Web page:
A Georgia man is suing Snapchat for the app’s role in causing a violent crash. The suit* has been filed by Wentworth Maynard, a former driver for Uber, claiming that Snapchat was the “critical cause” of the crash, attributing it to a Snapchat filter that encourages its users to show the speed of their cars. In fact, the app provides incentives to users who post pictures showing excessive speed. The crash tragically left Maynard with permanent brain damage, according to the lawsuit.
First and foremost, we hope that Mr. Maynard has a speedy recovery. Brain injuries are one of the many potential consequences in a car or truck accident. You can learn more about brain injuries caused by a crash by reviewing this.
A brain injury can be devastating to a victim and the injury impacts the victim’s loved ones as well. For an example of a few lawsuits where victims sustained a brain injury, you may want to read these:
- $32,756,156 for Injured Vietnam Vet
- $8,800,000 Settlement For Victim in Queens Pedestrian Accident Who Suffered a Brain Injury
How did this accident happen? The claim is that Maynard and his wife were merging onto a highway when another vehicle struck them. The other vehicle was driven by Christal McGee, according to legal papers filed with the court. McGee was in a car with three passengers and was recklessly driving down the road at more than 100 mph. Defying all common sense, McGee was snapping “selfies” with Snapchat’s speed filter as she unknowingly was about to alter the course of a helpless victim’s life. The suit alleges that McGee’s car was driving at 107 mph when it struck Maynard’s vehicle. According to the suit, McGee continued taken shots even after the initial impact. McGee’s depraved conduct makes her an obvious candidate for a jury to slam with their verdict. But here, the plaintiff wants Snapchat to be held accountable as well.
How does this suit shake out? Well, some of the legal concepts may prove interesting. Maynard’s attorneys are qualifying the suit against Snapchat as a products liability case, claiming that Snapchat knowingly put a dangerous product on the market without giving consumers the appropriate safeguards and warnings.
Typically, failure to warn cases stem from a product where the dangers are not obvious. One obstacle in the suit will be the common sense argument that any reasonable person has to recognize the dangers associated with driving an excessive speed while posing for and taking a photograph. Undoubtedly, Maynard will also allege that Snapchat knew that this product would lead to the potential for violent collisions and that they should be held responsible for the foreseeable consequences. In other words, they will seek to prove that this Snapchat filter was inherently dangerous. Snapchat will fire back that the driver is the sole entity that should be held responsible. It was her decision to drive 107 mph and recklessly use her phone at the time, they will argue, thus eliminating their legal role in the crash. They may also point to a legal disclaimer that warns consumers not to snap and drive. But what good is that disclaimer, particularly when the basis of the app is to memorialize the speed that your car is traveling by taking a photograph?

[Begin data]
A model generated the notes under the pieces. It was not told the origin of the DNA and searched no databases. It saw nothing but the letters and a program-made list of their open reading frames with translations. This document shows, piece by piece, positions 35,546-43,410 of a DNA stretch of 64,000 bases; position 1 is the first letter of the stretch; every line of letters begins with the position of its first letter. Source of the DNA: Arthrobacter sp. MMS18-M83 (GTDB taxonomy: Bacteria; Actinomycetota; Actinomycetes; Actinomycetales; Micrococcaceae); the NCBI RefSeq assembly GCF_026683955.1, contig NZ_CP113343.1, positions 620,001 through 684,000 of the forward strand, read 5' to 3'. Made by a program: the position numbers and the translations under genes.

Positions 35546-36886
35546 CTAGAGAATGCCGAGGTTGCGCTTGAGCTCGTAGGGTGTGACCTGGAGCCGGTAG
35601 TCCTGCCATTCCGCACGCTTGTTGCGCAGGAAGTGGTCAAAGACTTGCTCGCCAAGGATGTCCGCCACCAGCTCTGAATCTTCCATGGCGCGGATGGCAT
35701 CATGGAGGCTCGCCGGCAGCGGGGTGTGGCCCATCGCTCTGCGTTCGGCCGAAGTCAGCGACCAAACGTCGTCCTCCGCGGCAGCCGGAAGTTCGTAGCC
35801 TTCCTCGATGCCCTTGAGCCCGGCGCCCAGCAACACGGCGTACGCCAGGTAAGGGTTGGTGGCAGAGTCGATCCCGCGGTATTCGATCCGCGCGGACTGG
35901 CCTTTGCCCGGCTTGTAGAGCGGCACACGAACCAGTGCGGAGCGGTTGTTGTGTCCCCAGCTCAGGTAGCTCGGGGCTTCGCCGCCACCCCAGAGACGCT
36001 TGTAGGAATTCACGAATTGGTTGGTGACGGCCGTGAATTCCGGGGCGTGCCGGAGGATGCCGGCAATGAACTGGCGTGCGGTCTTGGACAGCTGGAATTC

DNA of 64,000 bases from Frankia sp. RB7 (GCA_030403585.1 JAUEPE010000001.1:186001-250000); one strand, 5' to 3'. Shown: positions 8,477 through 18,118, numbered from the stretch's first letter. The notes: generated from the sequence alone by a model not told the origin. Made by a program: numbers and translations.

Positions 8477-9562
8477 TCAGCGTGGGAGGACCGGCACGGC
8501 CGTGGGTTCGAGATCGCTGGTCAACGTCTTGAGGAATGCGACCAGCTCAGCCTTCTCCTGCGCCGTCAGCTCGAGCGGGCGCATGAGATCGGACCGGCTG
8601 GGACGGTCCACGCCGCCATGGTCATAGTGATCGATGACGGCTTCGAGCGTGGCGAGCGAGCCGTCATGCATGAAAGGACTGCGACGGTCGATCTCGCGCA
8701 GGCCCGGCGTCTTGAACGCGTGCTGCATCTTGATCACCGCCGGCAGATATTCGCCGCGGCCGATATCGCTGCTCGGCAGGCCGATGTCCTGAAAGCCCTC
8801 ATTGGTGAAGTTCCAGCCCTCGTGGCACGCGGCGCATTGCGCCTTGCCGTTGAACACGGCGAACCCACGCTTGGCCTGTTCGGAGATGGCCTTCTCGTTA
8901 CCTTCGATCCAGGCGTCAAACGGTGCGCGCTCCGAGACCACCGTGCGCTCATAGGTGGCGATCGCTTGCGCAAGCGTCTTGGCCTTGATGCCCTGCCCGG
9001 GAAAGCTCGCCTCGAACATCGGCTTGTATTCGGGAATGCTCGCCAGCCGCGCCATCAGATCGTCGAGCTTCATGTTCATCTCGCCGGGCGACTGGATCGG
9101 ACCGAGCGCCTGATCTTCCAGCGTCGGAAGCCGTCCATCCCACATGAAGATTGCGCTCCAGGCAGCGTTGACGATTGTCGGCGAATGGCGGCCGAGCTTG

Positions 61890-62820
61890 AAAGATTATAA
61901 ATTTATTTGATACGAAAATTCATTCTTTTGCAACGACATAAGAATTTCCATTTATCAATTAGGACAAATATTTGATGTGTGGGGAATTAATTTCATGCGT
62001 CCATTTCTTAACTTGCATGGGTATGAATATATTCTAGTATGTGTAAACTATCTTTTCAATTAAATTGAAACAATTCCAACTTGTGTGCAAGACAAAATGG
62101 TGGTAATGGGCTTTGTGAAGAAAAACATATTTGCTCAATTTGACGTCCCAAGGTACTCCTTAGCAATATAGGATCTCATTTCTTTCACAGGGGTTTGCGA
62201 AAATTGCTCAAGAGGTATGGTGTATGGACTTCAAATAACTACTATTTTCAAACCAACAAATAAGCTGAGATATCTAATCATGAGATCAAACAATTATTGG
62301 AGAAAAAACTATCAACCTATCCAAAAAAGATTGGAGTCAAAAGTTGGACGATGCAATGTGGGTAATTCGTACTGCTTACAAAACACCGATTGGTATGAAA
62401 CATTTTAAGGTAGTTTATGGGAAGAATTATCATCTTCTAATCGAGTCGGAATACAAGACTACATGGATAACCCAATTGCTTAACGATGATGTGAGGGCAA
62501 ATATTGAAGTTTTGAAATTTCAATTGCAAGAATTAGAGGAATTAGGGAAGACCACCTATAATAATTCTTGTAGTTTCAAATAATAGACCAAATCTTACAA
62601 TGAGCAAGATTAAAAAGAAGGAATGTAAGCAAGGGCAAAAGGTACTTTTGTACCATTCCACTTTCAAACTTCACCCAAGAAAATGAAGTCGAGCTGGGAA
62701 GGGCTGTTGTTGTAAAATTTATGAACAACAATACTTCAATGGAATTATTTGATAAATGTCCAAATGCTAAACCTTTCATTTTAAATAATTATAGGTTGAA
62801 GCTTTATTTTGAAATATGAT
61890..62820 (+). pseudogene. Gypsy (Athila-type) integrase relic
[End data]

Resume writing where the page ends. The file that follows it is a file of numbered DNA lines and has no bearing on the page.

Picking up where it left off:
The case will play out in a courtroom in Georgia but folks in the legal community all across the country will be paying close attention.
Block O’Toole & Murphy is a law firm that is recognized for its success in fighting for the underdog. They have taken on large insurance companies and corporations on behalf of their injured clients and won. Learn more about the firm and their courtroom victories, including nearly one billion dollars in verdicts and settlements by calling them now at 212-736-5300.